The development of effective teaching and learning requires consideration of many things: the nature of learners and of knowledge; curriculum, pedagogy and assessment; teachers' own learning; school conditions; and national policy. Often it is the links between these things that matter most. The ESRC project, 'Learning How to Learn in Classrooms, Schools and Networks', investigated some of these connections, and especially the conditions in schools that help to promote learning autonomy in students. The project was part of the UK-wide Teaching and Learning Research Programme, which especially examined the links between evidence and purpose, principles and practice. In her lecture Mary James sets out the background and aims of the Learning How to Learn project and distils a number of key messages for teachers, school leaders, local advisers and school inspectors, teacher educators and policy makers. She argues that it is vital to create the space and climate for managers, teachers, support staff and students to reflect on and share aspects of their practice, especially their learning practice. In this way, new ways of learning and teaching can be tested, embedded and sustained. Without it, they remain surface changes which decay and disappear when the next initiative comes along.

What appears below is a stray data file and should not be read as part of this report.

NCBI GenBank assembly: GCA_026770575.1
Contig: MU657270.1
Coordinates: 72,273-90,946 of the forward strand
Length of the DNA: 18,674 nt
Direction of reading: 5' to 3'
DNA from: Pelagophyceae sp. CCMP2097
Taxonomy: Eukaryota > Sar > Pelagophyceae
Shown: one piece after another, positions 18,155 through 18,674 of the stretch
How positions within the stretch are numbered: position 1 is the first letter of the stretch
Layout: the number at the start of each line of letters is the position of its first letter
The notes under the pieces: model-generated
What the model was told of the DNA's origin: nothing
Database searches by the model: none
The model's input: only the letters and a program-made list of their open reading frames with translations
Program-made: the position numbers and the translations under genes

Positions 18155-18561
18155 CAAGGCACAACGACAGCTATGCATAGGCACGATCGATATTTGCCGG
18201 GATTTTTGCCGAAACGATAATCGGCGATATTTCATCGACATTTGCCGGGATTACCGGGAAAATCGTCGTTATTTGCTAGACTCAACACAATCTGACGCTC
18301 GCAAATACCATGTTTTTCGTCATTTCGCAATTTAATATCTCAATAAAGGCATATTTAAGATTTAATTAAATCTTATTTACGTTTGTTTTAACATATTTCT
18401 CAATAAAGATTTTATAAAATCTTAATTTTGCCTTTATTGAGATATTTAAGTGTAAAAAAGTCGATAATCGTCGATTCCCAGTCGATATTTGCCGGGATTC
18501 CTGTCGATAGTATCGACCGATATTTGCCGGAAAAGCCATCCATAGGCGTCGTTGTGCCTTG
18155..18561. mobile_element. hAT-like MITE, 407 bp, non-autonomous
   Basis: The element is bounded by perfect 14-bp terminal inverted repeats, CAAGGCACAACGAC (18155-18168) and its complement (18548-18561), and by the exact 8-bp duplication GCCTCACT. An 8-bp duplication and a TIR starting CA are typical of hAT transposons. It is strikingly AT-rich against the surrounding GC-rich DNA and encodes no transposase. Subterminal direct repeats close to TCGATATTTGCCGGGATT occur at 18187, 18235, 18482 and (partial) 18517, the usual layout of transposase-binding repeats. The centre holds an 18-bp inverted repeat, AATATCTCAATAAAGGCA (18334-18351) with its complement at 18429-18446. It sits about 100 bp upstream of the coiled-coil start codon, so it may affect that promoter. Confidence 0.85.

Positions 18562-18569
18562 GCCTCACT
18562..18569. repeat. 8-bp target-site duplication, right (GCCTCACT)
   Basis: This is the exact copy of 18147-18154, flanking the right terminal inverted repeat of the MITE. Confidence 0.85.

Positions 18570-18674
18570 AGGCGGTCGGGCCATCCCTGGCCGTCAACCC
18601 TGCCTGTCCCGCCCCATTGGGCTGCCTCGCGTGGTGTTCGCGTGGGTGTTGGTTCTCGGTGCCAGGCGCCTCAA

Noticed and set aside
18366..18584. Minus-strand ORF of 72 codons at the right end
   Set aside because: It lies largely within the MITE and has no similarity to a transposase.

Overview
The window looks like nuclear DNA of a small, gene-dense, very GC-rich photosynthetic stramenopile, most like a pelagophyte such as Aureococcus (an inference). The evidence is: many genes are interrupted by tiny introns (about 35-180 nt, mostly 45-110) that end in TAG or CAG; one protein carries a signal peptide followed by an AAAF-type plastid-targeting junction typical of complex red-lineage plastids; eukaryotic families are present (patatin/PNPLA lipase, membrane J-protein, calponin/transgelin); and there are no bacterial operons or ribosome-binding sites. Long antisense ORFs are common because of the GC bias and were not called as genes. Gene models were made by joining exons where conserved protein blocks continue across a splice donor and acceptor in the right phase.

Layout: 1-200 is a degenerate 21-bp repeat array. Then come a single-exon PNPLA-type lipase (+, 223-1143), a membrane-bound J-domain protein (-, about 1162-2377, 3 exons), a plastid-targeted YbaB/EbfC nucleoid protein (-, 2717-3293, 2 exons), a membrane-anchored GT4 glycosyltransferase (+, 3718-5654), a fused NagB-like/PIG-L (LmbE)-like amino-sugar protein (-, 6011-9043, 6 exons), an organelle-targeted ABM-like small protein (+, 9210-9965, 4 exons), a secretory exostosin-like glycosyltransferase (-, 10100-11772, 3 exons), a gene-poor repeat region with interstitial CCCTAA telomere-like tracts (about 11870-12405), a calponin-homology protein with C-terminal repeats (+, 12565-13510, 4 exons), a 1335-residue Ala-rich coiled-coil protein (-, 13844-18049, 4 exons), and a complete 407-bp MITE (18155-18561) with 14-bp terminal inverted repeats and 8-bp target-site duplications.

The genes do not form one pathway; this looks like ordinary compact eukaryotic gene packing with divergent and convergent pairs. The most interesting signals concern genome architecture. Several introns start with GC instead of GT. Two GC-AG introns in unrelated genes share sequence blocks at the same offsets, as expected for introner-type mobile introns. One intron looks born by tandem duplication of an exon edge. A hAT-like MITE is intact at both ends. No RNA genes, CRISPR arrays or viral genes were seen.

Institute of Education Press